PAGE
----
Rashida Tlaib calls for ‘no more police’ following Daunte Wright shooting

<p>The ‘squad’ has led calls to defund the police</p> (Getty Images)

The ‘squad’ has led calls to defund the police

(Getty Images)
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The White House distanced itself from calls of "Squad" member Rashida Tlaib for "no more" policing and incarceration following the shooting of Daunte Wright.

The Democratic congresswoman from Michigan said the shooting by Minneapolis officer Kim Potter "wasn’t an accident" and that policing in the United States was "inherently and intentionally racist".

"Daunte Wright was met with aggression & violence. I am done with those who condone government funded murder," she said in a tweet.

"No more policing, incarceration, and militarization. It can’t be reformed."

Asked if the Biden administration "disavows" Ms Tlaib’s calls to end the practice of policing, press secretary Jen Psaki said the president does not share her position.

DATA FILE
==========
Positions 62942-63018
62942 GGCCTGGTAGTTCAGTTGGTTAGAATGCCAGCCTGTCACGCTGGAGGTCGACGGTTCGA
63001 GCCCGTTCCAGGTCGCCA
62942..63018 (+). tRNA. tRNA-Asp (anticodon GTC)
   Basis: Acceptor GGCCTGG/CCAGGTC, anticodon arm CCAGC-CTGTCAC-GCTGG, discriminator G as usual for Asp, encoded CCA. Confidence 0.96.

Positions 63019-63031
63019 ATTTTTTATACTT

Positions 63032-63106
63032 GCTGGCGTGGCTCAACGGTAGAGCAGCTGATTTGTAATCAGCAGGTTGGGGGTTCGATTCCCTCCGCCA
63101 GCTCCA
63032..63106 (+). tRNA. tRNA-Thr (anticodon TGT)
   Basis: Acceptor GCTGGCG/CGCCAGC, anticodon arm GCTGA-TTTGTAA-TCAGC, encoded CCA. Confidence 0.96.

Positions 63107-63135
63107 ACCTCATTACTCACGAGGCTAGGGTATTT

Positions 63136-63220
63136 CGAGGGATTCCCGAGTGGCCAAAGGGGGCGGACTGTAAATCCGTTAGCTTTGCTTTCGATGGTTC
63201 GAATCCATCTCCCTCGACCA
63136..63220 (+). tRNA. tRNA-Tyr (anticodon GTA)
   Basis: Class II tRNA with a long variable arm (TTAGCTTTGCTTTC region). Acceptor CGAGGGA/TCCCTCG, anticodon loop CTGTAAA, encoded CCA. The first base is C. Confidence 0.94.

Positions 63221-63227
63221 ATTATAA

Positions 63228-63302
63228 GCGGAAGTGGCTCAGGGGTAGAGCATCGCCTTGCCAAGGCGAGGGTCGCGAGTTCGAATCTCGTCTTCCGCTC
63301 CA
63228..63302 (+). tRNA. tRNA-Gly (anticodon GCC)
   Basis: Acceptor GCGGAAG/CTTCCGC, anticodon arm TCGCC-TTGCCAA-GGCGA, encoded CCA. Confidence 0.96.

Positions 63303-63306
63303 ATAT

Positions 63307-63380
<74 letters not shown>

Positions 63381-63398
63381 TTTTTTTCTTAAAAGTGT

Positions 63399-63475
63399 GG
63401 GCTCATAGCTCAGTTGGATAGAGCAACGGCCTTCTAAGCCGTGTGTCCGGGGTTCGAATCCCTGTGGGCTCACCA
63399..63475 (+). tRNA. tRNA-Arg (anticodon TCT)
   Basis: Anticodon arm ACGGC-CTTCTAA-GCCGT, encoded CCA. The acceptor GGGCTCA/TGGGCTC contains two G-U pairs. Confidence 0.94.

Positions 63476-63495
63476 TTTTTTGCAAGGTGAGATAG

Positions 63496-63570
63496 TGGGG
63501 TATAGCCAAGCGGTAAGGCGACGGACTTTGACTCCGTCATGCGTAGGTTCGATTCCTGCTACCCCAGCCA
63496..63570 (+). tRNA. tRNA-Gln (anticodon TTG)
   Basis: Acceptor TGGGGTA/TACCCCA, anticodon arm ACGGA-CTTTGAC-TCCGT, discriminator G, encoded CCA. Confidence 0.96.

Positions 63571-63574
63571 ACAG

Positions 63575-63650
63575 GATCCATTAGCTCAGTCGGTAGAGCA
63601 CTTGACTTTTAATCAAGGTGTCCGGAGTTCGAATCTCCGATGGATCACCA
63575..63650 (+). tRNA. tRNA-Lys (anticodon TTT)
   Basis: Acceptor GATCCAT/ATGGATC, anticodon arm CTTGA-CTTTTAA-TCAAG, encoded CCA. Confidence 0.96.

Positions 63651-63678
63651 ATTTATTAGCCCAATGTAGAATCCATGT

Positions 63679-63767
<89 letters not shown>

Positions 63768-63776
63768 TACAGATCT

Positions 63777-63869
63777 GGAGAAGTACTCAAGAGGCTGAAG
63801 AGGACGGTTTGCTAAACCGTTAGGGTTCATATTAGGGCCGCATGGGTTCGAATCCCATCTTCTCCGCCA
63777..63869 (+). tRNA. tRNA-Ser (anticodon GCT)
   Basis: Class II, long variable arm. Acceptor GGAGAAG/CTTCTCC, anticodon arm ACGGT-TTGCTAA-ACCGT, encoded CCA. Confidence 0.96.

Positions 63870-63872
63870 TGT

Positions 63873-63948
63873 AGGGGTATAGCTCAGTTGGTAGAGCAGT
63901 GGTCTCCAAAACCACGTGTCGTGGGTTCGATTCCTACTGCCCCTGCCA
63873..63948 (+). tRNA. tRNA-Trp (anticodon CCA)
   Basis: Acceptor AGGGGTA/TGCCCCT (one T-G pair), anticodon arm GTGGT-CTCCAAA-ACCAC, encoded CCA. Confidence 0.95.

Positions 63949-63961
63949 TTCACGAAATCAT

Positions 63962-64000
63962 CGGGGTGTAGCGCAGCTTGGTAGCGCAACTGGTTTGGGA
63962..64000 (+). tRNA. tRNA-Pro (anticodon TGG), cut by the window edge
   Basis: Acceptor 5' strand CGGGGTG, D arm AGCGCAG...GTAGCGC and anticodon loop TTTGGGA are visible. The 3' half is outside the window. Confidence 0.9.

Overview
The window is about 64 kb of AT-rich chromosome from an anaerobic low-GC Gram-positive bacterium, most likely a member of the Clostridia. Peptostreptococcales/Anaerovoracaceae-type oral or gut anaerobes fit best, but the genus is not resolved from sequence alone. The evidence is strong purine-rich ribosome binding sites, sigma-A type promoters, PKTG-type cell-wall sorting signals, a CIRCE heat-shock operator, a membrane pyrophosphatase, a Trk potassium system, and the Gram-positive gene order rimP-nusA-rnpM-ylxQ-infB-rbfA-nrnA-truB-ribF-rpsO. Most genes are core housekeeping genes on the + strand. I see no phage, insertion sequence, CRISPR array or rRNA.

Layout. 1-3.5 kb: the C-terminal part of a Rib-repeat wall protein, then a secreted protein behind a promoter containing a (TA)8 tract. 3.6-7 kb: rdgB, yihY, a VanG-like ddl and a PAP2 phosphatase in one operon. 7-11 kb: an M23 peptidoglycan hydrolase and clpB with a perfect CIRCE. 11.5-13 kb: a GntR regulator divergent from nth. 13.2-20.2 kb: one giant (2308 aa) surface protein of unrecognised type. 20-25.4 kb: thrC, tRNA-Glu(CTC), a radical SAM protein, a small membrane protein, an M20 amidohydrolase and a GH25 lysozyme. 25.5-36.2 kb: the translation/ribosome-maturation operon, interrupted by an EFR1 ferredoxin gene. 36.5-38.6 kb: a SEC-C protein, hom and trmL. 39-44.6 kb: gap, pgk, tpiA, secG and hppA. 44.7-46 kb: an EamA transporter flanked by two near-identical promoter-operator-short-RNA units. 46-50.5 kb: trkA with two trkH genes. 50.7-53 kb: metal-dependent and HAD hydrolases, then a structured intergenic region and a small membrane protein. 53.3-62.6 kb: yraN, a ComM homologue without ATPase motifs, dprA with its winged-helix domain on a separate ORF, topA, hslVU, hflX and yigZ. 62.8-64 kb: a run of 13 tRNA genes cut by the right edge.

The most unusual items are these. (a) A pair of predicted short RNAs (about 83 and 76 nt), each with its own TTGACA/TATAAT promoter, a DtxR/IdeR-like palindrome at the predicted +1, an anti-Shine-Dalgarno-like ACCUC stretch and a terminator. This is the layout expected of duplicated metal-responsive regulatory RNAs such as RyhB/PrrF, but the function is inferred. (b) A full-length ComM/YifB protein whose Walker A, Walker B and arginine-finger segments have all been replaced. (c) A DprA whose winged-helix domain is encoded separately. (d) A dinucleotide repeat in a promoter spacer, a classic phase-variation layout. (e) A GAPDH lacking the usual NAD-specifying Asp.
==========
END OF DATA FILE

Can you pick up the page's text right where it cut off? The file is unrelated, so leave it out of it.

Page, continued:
"That’s not the president’s view," Ms Psaki said.

"The president’s view is that there are necessary outdated reforms that should be put in place, that there is accountability that needs to happen, that the loss of life is far too high, that these families are suffering around the country, that the Black community is exhausted from the ongoing threats they feel."

Former vice presidential candidate Tim Kaine pushed back on the suggestion in an interview with Fox News, saying there needed to be "reforms in the space of qualified immunity".

"But I am not in the camp that says, you know, we should disrespect police. We should reform police where police are necessary," the Democratic senator said.

Senator Ted Cruz said the idea of no more policing was "insane", posting to Twitter that it "doesn’t get more explicit than this that Democrats want to abolish the police".

Renowned pollster Frank Luntz said Ms Tlaib’s "no more policing" tweet would be bookmarked by lots of Republican campaigns for the 2022 midterm elections.

"For when Rep Tlaib claims she actually doesn’t want to abolish the police," he said in a tweet, highlighting only 15 per cent of Americans support abolishing the police.

"Emo-tweeting wasn’t a good look when Trump did it, and it still isn’t good when a Member of Congress does it – no matter how good the engagement is."

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